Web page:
Meagre wage rise enrages labour groups
Hike only 'favours business', not workers
Academics have pointed out the negative long-term impact of the latest minimum daily wage adjustment due to take effect next month, while labour groups vented frustration over the lower-than-expected new rates.
Sunee Chaiyaros, director for equality and fairness promotion of the College of Social Innovation at Rangsit University, said it was hard to believe employees accepted the daily wage hike, which offered the highest rise of only 10 baht.
She attended a recent seminar held on the wage adjustment following the announcement of the wage adjustment that ranges from 5 baht to 10 baht in most provinces.
There is no wage rise in Sing Buri, Chumphon, Nakhon Si Thammarat, Trang, Ranong, Narathiwat, Pattani and Yala. The highest increment of 10 baht has been approved for the commercially vibrant Bangkok and surrounding provinces.
Even in case of the highest increase of 10 baht, daily wage earners would not be able to cope with the already high costs of living in the capital and nearby provinces where a plate of rice costs at least 30 baht to 35 baht.
Prices of food sold at convenience stores and hypermarkets in provinces where a lower wage hike was approved are on par with the prices of the food in the same stores in Bangkok, she said.
"The Labour Ministry should realise many workers normally have many mouths to feed," she said.
The wage hike appeared to favour businesses more than it does the workers. It will hurt the structure of the labour force as it reflects a problematic attitude of the policymakers, Ms Sunee said.
"The fact is many daily wage earners still make slightly higher than the minimum wages although they have between 20 years and 30 years of work experience.
"This is because most employers don't value their employees' skills and capacity very highly," she said.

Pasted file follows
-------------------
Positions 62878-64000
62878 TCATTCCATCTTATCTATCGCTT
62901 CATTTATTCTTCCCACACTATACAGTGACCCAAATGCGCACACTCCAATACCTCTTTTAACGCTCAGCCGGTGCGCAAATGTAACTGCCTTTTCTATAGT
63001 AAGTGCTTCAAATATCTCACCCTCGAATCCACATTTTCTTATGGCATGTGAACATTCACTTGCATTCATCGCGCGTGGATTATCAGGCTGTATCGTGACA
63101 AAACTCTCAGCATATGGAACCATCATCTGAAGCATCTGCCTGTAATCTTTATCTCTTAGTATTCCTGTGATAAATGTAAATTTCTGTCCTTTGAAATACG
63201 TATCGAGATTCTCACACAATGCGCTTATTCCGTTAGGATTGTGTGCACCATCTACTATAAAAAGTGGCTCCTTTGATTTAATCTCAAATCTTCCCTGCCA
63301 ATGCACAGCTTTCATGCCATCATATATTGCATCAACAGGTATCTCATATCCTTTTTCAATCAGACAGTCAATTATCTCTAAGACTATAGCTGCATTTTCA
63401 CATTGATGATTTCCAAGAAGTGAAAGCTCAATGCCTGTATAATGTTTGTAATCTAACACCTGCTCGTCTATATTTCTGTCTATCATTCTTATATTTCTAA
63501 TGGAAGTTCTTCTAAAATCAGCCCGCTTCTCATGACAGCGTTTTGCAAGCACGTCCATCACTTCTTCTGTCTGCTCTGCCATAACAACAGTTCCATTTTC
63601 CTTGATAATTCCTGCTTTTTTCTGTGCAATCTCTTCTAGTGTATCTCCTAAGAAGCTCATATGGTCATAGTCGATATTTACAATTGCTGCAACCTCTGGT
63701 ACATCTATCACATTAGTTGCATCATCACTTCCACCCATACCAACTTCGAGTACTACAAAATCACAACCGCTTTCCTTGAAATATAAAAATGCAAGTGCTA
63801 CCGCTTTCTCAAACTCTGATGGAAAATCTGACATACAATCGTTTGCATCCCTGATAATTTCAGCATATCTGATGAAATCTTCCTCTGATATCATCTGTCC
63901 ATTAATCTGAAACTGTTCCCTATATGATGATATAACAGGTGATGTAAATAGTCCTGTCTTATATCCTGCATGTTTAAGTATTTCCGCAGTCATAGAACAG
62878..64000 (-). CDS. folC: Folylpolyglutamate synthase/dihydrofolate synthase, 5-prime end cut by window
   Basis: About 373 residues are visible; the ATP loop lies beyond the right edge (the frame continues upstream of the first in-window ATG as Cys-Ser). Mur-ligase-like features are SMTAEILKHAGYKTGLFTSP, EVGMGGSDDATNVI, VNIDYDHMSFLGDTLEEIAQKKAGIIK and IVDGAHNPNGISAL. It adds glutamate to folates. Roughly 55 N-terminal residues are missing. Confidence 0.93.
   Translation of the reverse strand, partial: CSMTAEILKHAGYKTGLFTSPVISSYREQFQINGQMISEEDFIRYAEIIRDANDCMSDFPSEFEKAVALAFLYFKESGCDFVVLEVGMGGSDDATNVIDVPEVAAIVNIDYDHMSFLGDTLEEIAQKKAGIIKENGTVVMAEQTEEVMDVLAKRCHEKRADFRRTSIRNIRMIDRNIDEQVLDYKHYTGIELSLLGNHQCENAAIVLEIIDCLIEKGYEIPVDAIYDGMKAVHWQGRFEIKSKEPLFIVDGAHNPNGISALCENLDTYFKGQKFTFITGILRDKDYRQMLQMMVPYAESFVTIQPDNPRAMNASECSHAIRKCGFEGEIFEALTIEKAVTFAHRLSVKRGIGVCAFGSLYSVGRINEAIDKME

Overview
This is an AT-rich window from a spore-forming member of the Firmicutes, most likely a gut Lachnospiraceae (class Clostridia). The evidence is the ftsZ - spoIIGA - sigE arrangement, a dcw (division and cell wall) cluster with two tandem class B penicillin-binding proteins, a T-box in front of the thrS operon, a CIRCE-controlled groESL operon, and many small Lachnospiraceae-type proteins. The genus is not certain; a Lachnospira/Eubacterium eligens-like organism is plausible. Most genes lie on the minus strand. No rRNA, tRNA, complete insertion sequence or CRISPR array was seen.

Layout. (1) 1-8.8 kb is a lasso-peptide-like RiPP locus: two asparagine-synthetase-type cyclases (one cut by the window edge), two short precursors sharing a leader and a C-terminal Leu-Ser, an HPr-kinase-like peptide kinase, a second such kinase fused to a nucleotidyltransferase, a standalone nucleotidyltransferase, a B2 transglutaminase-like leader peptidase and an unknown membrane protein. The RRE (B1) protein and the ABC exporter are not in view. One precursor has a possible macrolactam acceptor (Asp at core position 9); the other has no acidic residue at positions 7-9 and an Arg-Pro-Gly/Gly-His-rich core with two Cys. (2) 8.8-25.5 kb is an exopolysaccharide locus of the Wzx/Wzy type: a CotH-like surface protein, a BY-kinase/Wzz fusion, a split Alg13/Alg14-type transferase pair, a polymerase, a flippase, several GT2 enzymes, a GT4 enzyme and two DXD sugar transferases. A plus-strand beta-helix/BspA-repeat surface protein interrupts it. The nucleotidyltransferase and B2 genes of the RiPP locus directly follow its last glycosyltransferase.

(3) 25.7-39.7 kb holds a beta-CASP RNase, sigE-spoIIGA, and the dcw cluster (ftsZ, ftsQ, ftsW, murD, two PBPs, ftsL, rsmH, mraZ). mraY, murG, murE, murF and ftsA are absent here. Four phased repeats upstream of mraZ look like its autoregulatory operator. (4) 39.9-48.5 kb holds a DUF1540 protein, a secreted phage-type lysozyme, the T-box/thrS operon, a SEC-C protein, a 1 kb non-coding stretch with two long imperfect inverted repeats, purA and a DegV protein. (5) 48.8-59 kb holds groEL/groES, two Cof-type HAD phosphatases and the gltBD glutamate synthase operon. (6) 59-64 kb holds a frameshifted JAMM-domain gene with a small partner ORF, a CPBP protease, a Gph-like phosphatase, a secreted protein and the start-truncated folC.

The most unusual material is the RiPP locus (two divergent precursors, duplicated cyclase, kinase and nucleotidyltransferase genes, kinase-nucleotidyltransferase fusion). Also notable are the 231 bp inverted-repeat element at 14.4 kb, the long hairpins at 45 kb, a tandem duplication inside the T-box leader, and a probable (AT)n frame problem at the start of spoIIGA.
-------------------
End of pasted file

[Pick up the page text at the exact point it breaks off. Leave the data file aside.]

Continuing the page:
Bundit Thanachaisetthawut, an independent academic on labour, said before the minimum daily wage was raised to 300 baht in 2013, the rate had long been kept low.
That is why any new wage hike should not be based on the economic figures alone, he said.
"The [300 baht] minimum daily wage had remained unchanged for four years. And for instance, the 10 baht increase means the wage increases by only 2.5 baht per year," he said.
"The irony is the government didn't have a policy to raise the daily wage [in the past four years] but approved a raise for the civil servants," he said.
Some had tried to mislead the public, arguing any adjustment of the daily wage would undermine the economy and investment, said Lae Dilokvidhyarat, adviser to the Labour and Management Development Centre of Faculty of Economics at Chulalongkorn University.
Even when the minimum daily wage was raised 40% all at once to 300 baht, the wage adjustment was not purely a matter of economic figures but mainly driven by politics, he said.
Chalee Loysung, chairman of the Thai Labour Solidarity Committee (TLSC), said the latest wage adjustment brought about nothing but confusion as to why some provinces did not get the same wage hike even though they are in the same economic zone.
Ang Thong, for example, was given a 5 baht hike while neighbouring Ayutthaya receives eight baht and Sing Buri none, he said. Every time labour groups demanded a wage hike, policy-makers turn it down arguing it would drive away manufacturers and production bases to other countries with cheaper labour, Mr Chalee said.
TLSC secretary-general Thanaporn Wichan said employers and employees in a provincial sub-committee considering wage hikes in Saraburi, for instance, agreed to adjust the minimum wage to 315 baht per day, but when this proposal was forwarded to the ministry, it was changed to 308 baht despite the previous agreement.